Travel behind the postcard façade of Sydney and you can discover a very different Australia, which many non-indigenous Australians are reluctant to recognise, or deny. The raw racism often shocks tourists because it seems so casual and unself-conscious.
You interview former Labor PM, Kevin Rudd, about his ’apology’ for the state’s policy of forcibly removing indigenous children from their families. Do you consider his apology adequate?
My film makes clear that Rudd’s apology was far from adequate. It was not an apology to indigenous Australians for the massacres, dispossession and present-day enforced deprivation.
It was an apology to those stolen from their families as children – part of a policy of “breeding out the black”, based on a policy influenced by eugenics.
The Sydney Morning Herald eloquently expressed the cynicism. “The Rudd government,” it said, “has moved quickly to clear away this piece of political wreckage in a way that responds to some of its own supporters’ emotional needs, yet it changes nothing. It is a shrewd manoeuvre.”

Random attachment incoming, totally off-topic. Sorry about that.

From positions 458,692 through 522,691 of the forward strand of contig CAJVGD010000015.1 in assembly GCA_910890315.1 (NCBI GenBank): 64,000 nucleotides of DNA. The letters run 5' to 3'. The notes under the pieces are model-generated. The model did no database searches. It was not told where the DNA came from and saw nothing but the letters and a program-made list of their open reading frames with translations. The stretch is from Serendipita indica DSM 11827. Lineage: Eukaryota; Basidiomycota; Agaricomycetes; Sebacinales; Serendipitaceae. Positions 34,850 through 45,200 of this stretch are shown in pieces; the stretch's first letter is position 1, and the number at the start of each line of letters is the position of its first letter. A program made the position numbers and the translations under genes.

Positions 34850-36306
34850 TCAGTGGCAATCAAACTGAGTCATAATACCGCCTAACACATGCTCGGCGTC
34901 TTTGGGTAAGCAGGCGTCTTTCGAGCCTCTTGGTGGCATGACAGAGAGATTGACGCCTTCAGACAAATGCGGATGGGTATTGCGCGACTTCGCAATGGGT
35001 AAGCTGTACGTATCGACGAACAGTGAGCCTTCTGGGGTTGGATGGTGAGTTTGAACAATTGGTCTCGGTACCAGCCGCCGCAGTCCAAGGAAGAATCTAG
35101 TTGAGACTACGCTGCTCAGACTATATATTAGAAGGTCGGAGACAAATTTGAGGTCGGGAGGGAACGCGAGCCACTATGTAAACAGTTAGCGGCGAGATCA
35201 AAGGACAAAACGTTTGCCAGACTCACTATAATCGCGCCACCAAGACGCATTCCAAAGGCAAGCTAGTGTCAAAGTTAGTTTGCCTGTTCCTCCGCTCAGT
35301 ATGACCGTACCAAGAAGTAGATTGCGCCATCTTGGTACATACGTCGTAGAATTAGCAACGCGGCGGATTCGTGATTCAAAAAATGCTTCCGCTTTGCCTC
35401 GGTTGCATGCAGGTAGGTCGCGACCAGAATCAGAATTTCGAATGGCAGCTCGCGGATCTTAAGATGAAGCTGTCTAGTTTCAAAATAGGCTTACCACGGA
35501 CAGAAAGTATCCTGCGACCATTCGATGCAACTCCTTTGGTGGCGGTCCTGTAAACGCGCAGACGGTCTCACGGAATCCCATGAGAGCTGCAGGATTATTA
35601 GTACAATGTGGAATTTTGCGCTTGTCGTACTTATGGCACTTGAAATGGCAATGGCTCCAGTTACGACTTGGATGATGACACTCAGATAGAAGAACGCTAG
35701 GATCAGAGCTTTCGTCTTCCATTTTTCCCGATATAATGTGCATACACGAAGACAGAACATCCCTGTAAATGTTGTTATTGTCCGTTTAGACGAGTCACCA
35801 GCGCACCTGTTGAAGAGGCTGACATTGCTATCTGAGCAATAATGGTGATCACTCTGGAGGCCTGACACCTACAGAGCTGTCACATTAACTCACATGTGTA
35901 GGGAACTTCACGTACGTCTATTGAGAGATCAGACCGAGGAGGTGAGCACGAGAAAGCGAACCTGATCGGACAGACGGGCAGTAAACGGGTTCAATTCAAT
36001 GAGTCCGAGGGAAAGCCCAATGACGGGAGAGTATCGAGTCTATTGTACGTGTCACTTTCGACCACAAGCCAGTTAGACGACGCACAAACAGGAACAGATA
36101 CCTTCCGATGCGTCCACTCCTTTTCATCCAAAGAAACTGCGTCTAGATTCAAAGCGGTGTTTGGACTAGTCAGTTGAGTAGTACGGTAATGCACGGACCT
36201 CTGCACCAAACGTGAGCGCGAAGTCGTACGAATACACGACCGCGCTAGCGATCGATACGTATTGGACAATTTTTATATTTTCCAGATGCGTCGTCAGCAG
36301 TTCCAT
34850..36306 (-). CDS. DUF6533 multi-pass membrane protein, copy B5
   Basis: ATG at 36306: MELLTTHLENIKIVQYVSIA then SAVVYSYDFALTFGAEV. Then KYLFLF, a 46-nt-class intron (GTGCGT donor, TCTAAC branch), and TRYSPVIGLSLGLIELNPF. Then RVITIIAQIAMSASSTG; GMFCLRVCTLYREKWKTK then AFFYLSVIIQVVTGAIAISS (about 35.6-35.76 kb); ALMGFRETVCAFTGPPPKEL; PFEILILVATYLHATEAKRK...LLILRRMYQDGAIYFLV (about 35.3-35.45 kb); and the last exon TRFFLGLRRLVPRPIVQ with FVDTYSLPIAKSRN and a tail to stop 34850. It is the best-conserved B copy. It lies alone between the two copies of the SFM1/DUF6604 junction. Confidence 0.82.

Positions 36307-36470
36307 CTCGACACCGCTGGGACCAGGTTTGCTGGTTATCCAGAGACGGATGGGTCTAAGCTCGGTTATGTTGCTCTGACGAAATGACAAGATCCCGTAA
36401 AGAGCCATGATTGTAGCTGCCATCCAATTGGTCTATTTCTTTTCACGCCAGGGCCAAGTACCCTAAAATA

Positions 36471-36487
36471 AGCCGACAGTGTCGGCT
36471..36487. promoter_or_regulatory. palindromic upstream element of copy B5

On the day of the apology, Rudd declared, “I want to be blunt; there will be no compensation.” Imagine him saying that to a similarly abused section of the white population.
Utopia describes the “hidden history of struggle” of indigenous Australians, like the eight-year heroic Gurindji cattle ranchers’ strike. Do you see these sorts of struggles as a way of winning justice and equal rights for First Australians?
The great strikes or “walk-offs” of stockmen and their families in the late 1940s and 1960s effectively ended slave labour in Australia.
In those days, Aboriginal workers were the backbone of the Australian cattle industry. Today, they have been pushed out by mechanisation – and subtle forms of racism.
Like working people everywhere, they have suffered from the diminishing of collective power. Their collective spirit, however, remains their strength – as long as they resist the co-option and divisiveness that has become a weapon used against them.
In the film, and generally, you have strongly criticised the agenda of powerful corporate media and sections of state run media. But does the huge public opposition to a US-led war on Syria make you optimistic?
Is there a “huge public opposition” to a US-led war on Syria? There is certainly a disquiet, even hostility, to Cameron’s and Obama’s unerring warmongering.
But there is not a tenacious, organised opposition on the scale of the Vietnam War demonstrations, or the opposition to the invasion of Iraq.
Public resistance is fragmented, because people are threatened and disorientated and there is no persuasive left movement to articulate their anger and bring them together.
That’s true in Britain, and even more true in Australia where a principled, active left is courageous, but small.